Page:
Friday, March 27, 2015

Hipóteses para a banca grega

Free Lunch: An alternative for Greece, por Martin Sandbu (Financial Times):

How to stay in the euro without more loans (...)

 Rather than the end of the world, deposit flight is a problem that has solutions. Three different ones, in fact.

First, if banks are solvent, it should be straightforward for the central bank to refinance any amount of deposits in a bank run. That's its job and carrying it out is the best way to make deposits return. Guntram Wolff has explained well that in principle, the ECB (or rather the Greek central bank through emergency liquidity assistance) can refinance Greek deposits in their entirety.(...)

The second option, then, is to introduce capital controls: legal limits on how much money can be taken out of the Greek banking system. (This and the previous solution are obviously substitutes: the less can be taken out of the system, the less central bank liquidity is needed in a run. In extremis, if nobody can get any money out, no liquidity is needed.) (...)

This would make the third solution more attractive: putting most Greek banks into resolution, to emerge with incontrovertibly solvent restructured banks. Sigrún Davíðsdóttir and Thórólfur Matthíasson have written an Icelandic lesson in bank stabilisation for Greece that deserves wide circulation among European policy makers. (So does Willem Buiter's 2009 "good bank" restructuring proposal - although in theory, bail-in is now official EU policy, Buiter's is the clearest explanation of why it's a relatively easy thing to do.)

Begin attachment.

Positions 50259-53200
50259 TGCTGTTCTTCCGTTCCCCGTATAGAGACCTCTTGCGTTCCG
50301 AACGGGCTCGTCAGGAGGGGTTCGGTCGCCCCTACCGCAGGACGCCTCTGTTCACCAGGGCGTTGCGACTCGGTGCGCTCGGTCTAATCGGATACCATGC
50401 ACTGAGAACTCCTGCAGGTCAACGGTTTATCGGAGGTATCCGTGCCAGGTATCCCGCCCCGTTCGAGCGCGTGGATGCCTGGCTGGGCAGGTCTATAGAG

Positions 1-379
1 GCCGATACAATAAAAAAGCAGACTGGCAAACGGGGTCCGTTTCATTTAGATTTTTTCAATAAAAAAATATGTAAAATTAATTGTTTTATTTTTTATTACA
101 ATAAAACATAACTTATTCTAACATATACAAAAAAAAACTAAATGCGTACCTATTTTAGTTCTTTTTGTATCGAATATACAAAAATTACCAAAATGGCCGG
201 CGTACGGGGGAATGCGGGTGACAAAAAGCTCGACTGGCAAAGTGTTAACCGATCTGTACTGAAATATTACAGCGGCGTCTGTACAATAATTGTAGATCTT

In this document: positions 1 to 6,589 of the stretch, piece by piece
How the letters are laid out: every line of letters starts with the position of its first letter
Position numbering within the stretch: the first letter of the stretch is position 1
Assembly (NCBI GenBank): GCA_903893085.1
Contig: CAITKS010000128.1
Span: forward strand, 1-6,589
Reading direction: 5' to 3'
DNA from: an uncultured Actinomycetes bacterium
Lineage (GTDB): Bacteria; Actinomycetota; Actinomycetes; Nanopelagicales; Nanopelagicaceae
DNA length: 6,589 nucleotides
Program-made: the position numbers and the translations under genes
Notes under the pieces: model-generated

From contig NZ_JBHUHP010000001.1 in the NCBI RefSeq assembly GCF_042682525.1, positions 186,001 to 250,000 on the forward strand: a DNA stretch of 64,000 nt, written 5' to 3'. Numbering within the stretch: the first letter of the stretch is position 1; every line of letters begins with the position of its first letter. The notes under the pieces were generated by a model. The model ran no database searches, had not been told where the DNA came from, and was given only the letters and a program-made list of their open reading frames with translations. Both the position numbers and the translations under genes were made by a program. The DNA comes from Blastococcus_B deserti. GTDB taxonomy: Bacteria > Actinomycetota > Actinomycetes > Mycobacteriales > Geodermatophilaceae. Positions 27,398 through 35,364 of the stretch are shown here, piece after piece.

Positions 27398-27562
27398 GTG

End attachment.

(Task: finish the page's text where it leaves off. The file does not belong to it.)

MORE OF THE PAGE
The restructuring would split affected Greek banks in two. Collateralised assets would be handed over to secured creditors (the central banks) to extinguish their claims, or transferred to the new "good" entities in agreement with them. The main bad asset to deal with is not banks' exposure to the Greek government (which is small), but non-performing private loans. Go back to the balance sheets: these loans amount to €212bn, about one-third of which the ECB assessed as non-performing in October, or about €70bn worth of loans. Suppose they lost half their value: that's a €35bn loss. Suppose things get worse and they lose their entire value, or equivalently that the NPL ratio doubles. That's a loss of €70bn. How would the Greek banking system fare under those extreme assumptions? Well, it has already set aside €39bn in reserves for losses and it has another €34bn in capital on top of that. You could write down huge losses even before talking about a Cyprus-style bail-in of depositors. 

You'd be left with new "good" banks with deposits backed by a smaller and rock-solid balance sheet and an asset management company working out the bad assets. Even if you needed to find another €10bn or so for recapitalising the new (much smaller) balance sheet, that would involve a smaller bail-in than Cypriot depositors suffered.

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